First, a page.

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Laura DeKoven WaxmanDirector of Public Safety

Department of Homeland Security

FEMA Disaster Relief Funding: $45 billion in total, with $25 billion of this to go to areas with major disaster declarations and $15 billion for all purposes allowed under the Stafford Act.  Every state, the District of Columbia, and Puerto Rico and all but one of the other territories now have approved major disaster declarations.

Firefighter Grants: $100 million.

NEW: On April 23 FEMA announced it will accept applications for the FY 2020 Assistance to Firefighters Grant – COVID-19 Supplemental Program (AFG-S) from April 28 to May 15, 2020.  FEMA will competitively award AFG-S grants to fire departments, nonaffiliated emergency medical services organizations, and state fire training academies.  Activities under this solicitation are limited to the purchase of PPE and supplies to prevent, prepare for, and respond to COVID-19 made since January 1, 2020.  Information is available here.

Emergency Management Performance Grants: $100 million.

NEW: On April 13 DHS and FEMA released the Notice of Funding Opportunity and Final Allocations for the $100 million in supplemental funding made available to the Emergency Management Performance Grant Program (EMPG) under the Coronavirus Aid, Relief, and Economic Security (CARES) Act.

The FY 2020 EMPG-S program assists states, local governments, tribes and territories with their public health and emergency management activities supporting the prevention of, preparation for and response to the ongoing Coronavirus Disease 2019 (COVID-19) public health emergency. FEMA will award funding to support planning and operational readiness for COVID-19 preparedness and response, as well as the development of tools and strategies for prevention, preparedness, and response, and ensure ongoing communication and coordination among federal, state, local, tribal and territorial partners throughout the response.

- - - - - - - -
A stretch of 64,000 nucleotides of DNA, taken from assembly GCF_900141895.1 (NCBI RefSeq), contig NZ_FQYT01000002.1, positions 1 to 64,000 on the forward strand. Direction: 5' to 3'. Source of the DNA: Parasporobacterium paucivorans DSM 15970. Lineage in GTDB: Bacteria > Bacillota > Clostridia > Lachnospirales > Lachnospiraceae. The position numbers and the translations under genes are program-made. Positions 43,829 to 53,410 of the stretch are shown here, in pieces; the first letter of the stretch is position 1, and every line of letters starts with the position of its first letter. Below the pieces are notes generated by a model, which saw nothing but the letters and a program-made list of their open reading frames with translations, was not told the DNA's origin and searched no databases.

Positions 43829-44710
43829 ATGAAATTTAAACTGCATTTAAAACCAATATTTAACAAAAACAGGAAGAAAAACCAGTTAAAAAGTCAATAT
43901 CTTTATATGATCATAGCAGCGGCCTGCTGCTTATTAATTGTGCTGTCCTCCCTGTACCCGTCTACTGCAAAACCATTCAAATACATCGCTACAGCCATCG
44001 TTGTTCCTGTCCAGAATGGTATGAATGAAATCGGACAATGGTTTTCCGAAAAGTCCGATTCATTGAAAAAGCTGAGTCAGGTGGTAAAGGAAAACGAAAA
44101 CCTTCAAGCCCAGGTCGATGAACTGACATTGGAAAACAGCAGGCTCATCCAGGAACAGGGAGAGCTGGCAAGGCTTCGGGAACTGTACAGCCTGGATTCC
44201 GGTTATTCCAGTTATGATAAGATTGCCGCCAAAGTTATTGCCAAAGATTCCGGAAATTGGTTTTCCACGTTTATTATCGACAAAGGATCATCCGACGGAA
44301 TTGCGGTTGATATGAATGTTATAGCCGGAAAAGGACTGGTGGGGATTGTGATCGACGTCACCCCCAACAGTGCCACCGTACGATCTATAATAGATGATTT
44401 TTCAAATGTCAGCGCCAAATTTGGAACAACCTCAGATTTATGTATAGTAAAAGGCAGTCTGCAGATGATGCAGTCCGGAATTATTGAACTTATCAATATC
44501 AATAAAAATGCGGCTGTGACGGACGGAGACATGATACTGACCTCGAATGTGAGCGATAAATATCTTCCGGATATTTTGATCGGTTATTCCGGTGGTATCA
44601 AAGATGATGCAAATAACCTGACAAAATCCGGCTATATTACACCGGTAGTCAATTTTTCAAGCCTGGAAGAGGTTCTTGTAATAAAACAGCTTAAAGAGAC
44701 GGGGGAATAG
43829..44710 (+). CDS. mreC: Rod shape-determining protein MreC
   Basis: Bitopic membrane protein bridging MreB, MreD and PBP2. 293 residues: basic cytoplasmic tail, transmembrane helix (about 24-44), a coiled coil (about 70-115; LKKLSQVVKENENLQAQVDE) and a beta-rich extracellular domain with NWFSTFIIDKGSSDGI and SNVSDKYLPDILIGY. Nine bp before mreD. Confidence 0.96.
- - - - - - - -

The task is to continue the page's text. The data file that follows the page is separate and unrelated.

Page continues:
Cities receive EMPG funding through their states. The deadline for states to submit their initial applications is April 27, 2020. Here is information on the funding opportunity.

For More Information

Laura DeKoven WaxmanDirector of Public Safety

Department of Transportation

Amtrak/Intercity Passenger Rail: $1 billion is provided in support of intercity passenger rail services, with operating assistance to Amtrak to cover losses related to the coronavirus and to states for their share of the costs of state-supported routes.

Federal Transit Administration: $25 billion is to be made available by FTA within 7 days to all transit providers, allocating grant funding in proportion to selected (FY 2020) program apportionments. All operating and capital costs related to the coronavirus are eligible, with the expressed goal of keeping all transit systems running. 

Federal Aviation Administration Grants: $9.9 billion is available in emergency assistance to commercial service airports through the Airport Improvement Program (AIP), with a share of this additional AIP grant funding allocated to airports using new formula factors (e.g., outstanding debt service and unrestricted reserves) beyond passenger enplanements. This additional AIP grant funding, to be available until expended, allocates $9.4 billion to airports to prevent, prepare for, and respond to coronavirus and $500 million to raise the federal share to 100 percent for projects funded with FY 2020 AIP funding. The legislation also provides $100 million in 100 percent federal funding for general aviation airports.